Category Archives: Medical reporting

A sad day for palliative care

Three weeks ago I wrote about my dismay at the Daily Mail’s attack on the Liverpool Care Pathway. This week Baroness Neuberger’s team has published its report: “More Care, Less Pathway.” Amongst its recommendations is this: The name ‘Liverpool Care Pathway’ should be abandoned, and within the area of end of life care, the term […]

Liverpool Care Pathway – The Daily Mail vs Care for the Dying

An inevitable philosophical question: I’ve been occasionally contributing to Angrymob for a few years now. Kevin (aka Uponnothing) very kindly gave me a login. I write because I care about the truth. I write because I believe that the lies and agenda of the Mail are pervasive and damaging. I write because I hope to […]

What’s your poison?

The wonderful people behind the NHS Behind the headlines section have released their first in-depth report on how media coverage impacts public perception of a particular medical issue – in this case, alcohol. The report – What’s Your Poison: A sober analysis of alcohol and health in the media – examines the media’s relationship with […]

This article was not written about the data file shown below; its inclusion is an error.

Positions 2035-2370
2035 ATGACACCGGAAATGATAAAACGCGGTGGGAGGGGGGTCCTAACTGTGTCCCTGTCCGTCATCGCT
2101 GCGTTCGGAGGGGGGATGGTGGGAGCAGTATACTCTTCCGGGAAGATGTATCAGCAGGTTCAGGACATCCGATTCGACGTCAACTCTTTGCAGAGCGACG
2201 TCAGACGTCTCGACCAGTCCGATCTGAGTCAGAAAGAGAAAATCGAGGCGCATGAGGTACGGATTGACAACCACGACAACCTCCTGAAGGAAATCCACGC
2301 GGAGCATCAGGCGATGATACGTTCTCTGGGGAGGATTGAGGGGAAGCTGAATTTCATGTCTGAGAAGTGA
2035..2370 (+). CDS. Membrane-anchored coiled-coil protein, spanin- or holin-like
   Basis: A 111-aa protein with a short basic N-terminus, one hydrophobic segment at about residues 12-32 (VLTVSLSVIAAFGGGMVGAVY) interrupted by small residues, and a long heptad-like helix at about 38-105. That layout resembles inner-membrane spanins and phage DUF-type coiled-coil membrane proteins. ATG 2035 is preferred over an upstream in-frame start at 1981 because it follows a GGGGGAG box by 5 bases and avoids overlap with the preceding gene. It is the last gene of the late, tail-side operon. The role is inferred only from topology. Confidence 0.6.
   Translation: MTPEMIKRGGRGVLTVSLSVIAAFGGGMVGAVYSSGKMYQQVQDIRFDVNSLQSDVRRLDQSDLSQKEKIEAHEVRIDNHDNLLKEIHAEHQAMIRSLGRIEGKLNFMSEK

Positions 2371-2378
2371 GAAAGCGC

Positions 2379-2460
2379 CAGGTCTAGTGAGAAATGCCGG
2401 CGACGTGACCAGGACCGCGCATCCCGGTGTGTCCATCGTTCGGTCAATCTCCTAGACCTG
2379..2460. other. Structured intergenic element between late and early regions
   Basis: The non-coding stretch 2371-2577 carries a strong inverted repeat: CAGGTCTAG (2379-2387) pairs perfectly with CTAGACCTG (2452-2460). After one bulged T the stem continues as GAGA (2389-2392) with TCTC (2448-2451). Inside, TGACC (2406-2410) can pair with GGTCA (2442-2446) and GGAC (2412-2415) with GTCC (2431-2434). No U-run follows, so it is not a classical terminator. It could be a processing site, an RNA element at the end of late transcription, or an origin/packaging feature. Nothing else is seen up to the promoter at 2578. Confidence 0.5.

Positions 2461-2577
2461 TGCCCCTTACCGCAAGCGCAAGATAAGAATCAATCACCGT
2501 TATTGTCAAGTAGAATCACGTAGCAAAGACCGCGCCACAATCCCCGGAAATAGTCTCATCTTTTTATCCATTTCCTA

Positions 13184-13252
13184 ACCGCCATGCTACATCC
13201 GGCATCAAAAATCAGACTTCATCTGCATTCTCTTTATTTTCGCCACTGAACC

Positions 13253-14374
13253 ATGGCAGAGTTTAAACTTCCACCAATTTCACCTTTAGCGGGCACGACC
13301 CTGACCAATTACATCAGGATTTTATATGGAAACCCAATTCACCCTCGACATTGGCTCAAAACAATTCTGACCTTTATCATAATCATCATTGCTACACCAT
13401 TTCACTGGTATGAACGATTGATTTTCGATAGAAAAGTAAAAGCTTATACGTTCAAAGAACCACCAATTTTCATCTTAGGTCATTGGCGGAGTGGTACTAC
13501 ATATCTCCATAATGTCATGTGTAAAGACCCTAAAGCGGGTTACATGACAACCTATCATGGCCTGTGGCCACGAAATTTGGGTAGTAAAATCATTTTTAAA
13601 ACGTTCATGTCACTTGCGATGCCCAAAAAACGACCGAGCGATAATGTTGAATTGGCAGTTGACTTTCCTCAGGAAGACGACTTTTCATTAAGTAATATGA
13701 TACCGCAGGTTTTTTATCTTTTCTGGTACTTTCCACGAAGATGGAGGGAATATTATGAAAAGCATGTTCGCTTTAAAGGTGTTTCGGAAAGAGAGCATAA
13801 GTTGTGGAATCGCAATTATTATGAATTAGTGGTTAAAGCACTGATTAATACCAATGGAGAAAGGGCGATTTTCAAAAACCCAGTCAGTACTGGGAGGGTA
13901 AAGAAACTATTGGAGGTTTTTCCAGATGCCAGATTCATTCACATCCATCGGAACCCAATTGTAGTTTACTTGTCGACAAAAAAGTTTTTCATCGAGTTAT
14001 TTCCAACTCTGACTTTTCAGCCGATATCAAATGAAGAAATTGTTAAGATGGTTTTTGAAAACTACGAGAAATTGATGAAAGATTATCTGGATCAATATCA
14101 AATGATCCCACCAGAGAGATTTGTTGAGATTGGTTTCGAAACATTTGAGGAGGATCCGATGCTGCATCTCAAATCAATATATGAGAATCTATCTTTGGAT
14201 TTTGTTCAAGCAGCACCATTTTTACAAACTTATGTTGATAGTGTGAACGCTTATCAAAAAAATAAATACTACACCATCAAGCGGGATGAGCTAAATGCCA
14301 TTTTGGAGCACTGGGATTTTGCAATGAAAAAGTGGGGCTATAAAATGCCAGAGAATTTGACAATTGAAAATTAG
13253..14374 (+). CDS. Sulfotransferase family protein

‘Scare over miscarriage scans unjustified’

From the NHS Behind the headlines blog: Several news sources have today reported that errors during early-pregnancy ultrasounds are leading to unnecessary abortions. The Daily Mail said that hundreds of babies a year may die due to ‘blunders’ in testing and the Metro said that unreliable tests caused a baby to die every day… Despite […]

Do computer games leave children with ‘dementia’?

Daily Mail headline: ‘Computer games leave children with ‘dementia’ warns top neurologist’. The first two paragraphs of the article: Children’s brains could be left damaged and they could suffer temporary ‘dementia’ by playing computer games, a leading scientist has warned. Eminent neurologist Baroness Susan Greenfield said yesterday that spending time online gaming and browsing internet […]

The Unacceptable state of medical reporting

A recent study found that when compression-only CPR was conducted by bystanders with the assistance of a dispatcher the survival rate of victims suffering from cardiac arrest improved. The NHS Behind the headlines team point out that the researchers ‘do not advocate from their findings that people should make a deliberate decision to avoid mouth-to-mouth […]